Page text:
James Bond's famous preference for shaken martinis is probably due to the fact that his heavy drinking means that his hands tremble so much he actually lacks the coordination to stir them, according to a festive-season medical research study.
"We conclude that James Bond was unlikely to be able to stir his drinks, even if he would have wanted to, because of likely alcohol induced tremor," write Mr Graham Johnson (emergency medicine doctor*) and two eminent medical colleagues, in a sort-of-lighthearted piece for the BMJ.
The docs have analysed the Bond novels by Ian Fleming to produce a picture of 007's alcohol consumption. This has always been well-known to be dangerously high, but even so the researchers profess themselves flabbergasted by what they found. Bearing in mind that the British government says that men should not drink more than 21 units** of alcohol per week:
Taking into account days when he was unable to drink, [Bond's] average alcohol consumption was 92 units a week (1150 units over 87.5 days). Inclusion of the days incarcerated brings his consumption down to 65.2 units a week. His maximum daily consumption was 49.8 units (From Russia with Love day 3). He had 12.5 alcohol free days out of the 87.5 days on which he was able to drink.
In the doctors' view this is a level of boozing which would easily have seen Bond generally unable to accomplish any complex physical tasks - not just stirring a martini, but hitting things with pistol fire, escaping or pursuing bad guys in car chases, enjoying a spot of boudoir athletics with a femme fatale etc etc. The docs write:
Despite his alcohol consumption, he is still described as being able to carry out highly complicated tasks and function at an extraordinarily high level. This is likely to be pure fiction ...
He is also at high risk of suffering from sexual dysfunction, which would considerably affect his womanising.
The authors speculate that in fact it is Bond's naval background which leads him to be such a massive boozer, rather than his "high stress" occupation as a covert government assassin.
Bond was, first and foremost, a sailor, so his drinking habits might have their root in his original profession.
The somewhat politically correct analysis can be read here.
The whole notion is plainly rubbish. The basic idea that Bond chooses shaken martinis rather than stirred because his hands shake so much indicates shoddy research, as "shaken not stirred" is an idea from the movies not the books (the study is supposedly based on the books). Furthermore, Bond almost always has his martini mixed for him as opposed to doing it himself - and then, anyone who actually drinks martinis from a martini glass knows that drinking them with any poise requires considerably more dexterity than stirring them.
It's surely true that drinking heavily does not enhance performance with a pistol***, behind the wheel or (except perhaps in the case of very young men) in the boudoir. It's also very plain that sustained boozing on the Bond level will shorten your life.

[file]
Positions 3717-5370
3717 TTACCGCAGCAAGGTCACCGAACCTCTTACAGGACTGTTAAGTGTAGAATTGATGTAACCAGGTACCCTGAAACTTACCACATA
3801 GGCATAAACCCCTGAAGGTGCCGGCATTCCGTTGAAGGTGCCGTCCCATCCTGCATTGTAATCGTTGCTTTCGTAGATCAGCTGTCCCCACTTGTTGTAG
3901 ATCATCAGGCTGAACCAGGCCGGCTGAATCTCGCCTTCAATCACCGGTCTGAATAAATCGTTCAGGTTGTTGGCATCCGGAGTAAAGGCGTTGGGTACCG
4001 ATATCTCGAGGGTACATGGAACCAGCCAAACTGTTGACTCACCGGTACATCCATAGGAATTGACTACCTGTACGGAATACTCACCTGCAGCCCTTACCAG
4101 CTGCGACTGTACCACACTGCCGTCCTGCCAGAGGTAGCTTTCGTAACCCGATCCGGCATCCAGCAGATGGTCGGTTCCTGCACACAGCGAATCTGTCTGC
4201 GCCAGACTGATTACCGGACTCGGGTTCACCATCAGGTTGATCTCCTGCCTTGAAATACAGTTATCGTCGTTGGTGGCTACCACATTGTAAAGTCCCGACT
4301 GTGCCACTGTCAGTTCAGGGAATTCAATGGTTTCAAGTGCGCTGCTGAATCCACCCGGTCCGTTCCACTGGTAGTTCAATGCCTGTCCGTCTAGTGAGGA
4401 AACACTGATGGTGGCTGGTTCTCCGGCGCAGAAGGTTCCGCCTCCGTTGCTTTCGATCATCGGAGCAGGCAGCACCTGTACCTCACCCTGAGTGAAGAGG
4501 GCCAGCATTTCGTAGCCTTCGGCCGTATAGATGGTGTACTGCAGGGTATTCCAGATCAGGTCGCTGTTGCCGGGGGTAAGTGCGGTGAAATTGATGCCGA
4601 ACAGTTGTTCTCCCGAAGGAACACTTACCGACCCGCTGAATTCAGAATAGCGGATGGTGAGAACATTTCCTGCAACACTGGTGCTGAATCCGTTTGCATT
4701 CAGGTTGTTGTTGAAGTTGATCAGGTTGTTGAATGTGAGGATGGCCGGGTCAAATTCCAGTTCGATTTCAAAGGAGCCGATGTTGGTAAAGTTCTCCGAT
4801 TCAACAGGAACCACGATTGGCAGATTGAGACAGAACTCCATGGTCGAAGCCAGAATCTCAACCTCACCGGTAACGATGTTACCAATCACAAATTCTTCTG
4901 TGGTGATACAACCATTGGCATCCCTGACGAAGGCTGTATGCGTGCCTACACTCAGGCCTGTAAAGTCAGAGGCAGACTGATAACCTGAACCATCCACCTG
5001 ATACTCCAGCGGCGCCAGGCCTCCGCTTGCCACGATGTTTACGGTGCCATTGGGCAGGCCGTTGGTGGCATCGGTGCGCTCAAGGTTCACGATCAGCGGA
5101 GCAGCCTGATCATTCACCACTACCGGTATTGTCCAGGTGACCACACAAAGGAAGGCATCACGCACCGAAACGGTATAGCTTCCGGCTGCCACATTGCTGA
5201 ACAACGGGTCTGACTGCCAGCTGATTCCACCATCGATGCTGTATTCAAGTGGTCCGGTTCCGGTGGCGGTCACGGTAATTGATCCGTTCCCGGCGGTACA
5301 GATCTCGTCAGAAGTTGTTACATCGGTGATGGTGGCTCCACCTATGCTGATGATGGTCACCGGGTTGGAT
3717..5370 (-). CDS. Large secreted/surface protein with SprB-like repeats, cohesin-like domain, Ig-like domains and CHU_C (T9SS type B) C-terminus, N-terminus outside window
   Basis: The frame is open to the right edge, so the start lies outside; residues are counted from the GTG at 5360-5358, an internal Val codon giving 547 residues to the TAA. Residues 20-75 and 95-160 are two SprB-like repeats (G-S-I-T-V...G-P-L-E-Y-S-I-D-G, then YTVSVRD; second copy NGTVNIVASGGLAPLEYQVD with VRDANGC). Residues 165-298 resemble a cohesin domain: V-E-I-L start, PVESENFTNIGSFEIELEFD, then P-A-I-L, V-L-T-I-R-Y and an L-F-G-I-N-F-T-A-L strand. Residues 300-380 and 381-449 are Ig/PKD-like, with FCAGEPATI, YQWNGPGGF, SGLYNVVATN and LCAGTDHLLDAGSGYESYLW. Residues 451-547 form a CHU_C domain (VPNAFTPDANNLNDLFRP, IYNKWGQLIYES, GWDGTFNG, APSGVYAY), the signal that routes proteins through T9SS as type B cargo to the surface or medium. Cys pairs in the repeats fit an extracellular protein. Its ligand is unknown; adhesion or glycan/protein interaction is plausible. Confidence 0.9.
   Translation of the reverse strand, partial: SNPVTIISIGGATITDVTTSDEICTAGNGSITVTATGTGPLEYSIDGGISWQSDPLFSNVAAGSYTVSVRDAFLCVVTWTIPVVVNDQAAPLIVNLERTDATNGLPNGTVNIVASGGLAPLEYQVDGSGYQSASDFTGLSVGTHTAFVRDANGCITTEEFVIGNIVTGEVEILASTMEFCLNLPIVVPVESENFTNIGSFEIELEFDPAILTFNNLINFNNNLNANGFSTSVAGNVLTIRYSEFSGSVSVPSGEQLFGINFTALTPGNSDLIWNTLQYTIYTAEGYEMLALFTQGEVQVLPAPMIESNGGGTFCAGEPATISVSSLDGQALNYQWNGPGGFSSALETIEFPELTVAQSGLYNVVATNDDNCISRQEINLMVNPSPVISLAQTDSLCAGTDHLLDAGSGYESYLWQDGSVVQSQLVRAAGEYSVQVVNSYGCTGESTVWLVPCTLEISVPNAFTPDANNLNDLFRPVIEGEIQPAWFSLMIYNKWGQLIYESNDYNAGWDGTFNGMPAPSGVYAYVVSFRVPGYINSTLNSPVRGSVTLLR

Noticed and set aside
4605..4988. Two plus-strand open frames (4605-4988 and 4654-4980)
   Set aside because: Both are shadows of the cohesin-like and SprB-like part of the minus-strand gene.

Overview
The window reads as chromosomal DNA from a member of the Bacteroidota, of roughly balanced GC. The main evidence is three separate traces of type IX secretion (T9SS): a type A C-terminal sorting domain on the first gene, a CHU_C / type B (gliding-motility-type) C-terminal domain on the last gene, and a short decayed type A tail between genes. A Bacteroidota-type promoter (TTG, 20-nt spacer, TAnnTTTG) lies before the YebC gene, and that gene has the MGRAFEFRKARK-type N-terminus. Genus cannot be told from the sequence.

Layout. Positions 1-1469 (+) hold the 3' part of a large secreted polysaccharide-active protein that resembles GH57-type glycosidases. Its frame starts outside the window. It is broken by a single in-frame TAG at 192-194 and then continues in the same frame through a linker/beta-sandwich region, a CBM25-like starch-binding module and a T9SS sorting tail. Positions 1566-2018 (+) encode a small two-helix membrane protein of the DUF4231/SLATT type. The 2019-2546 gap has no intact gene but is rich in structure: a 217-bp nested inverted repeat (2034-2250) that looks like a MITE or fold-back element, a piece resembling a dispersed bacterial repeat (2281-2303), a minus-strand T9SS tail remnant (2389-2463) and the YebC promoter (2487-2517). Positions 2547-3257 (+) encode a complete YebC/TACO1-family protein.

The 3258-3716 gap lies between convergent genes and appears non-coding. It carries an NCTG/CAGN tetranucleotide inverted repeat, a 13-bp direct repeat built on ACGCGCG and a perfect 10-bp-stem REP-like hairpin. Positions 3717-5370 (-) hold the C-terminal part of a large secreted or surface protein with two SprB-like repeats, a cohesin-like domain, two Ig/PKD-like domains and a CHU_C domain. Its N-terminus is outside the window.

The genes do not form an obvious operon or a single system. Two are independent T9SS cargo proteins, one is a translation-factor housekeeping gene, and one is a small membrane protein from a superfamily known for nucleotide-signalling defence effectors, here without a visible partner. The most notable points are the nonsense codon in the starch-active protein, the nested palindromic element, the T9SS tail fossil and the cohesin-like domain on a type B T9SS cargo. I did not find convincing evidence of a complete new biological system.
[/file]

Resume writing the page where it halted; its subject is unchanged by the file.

But when you're James Bond 007, that latter is a fairly foolish position to take. Even the study authors admit that a Double-O agent can normally expect to have died violently well before mandatory retirement at the age of 45, so worrying about a death at an average age of 59 from liver cirrhosis would be pretty foolish in Bond's case.
Most of us aren't Double O assassins, of course, and a Bond-esque boozing level of half a bottle of spirits per day - let alone a Fleming-esque full bottle a day - will indeed shorten our lives noticeably (though in that case we will be able to die smugly knowing that we have paid much more tax, taken up much less accommodation and drawn much less pension than a teetotaller, and so been far less of a burden on society).
And we might reflect even at our less highly-charged level of life that just as extremely heavy drinking makes sense for Bond, it is more and more clear that a lesser level of boozing makes sense for us.
On a personal note: The docs are quite correct to suggest that Royal Navy sailors - and officers, like Commander Bond - are a high risk group for problem drinking, a fact that your correspondent remembers well from compulsory alcohol-danger lectures while serving in the RN.
An equally or even more endangered group, according to those lectures, were ... doctors, actually. (Navy doctors, watch out.)
Physician, heal thyself: and leave Commander Bond alone. ®
*Mr Johnson is a British consultant surgeon and as such doesn't use the title "doctor", though nowadays specialist surgeons start out as normal medical students and are regarded as being the social and professional equals (or in many cases the superiors) of physicians.
**Each unit is roughly half a pint of beer or one pub measure of spirits. If you as a man have one large/normal gin-&-tonic or one lonely beer on five days each week, for example, that's your lot. You cannot have any more booze than that - according to the government.
***Even the movie people admit this. In the recent outing Skyfall, Bond is shown shooting some rather unimpressive groups during testing having returned to duty following a bibulous interlude (M caustically remarking on his return: "run out of drink where you were, did they?"). Previously during medical inspection on liberation from North Korean imprisonment in Die Another Day we hear the lines "liver not too good" "it's definitely him, then".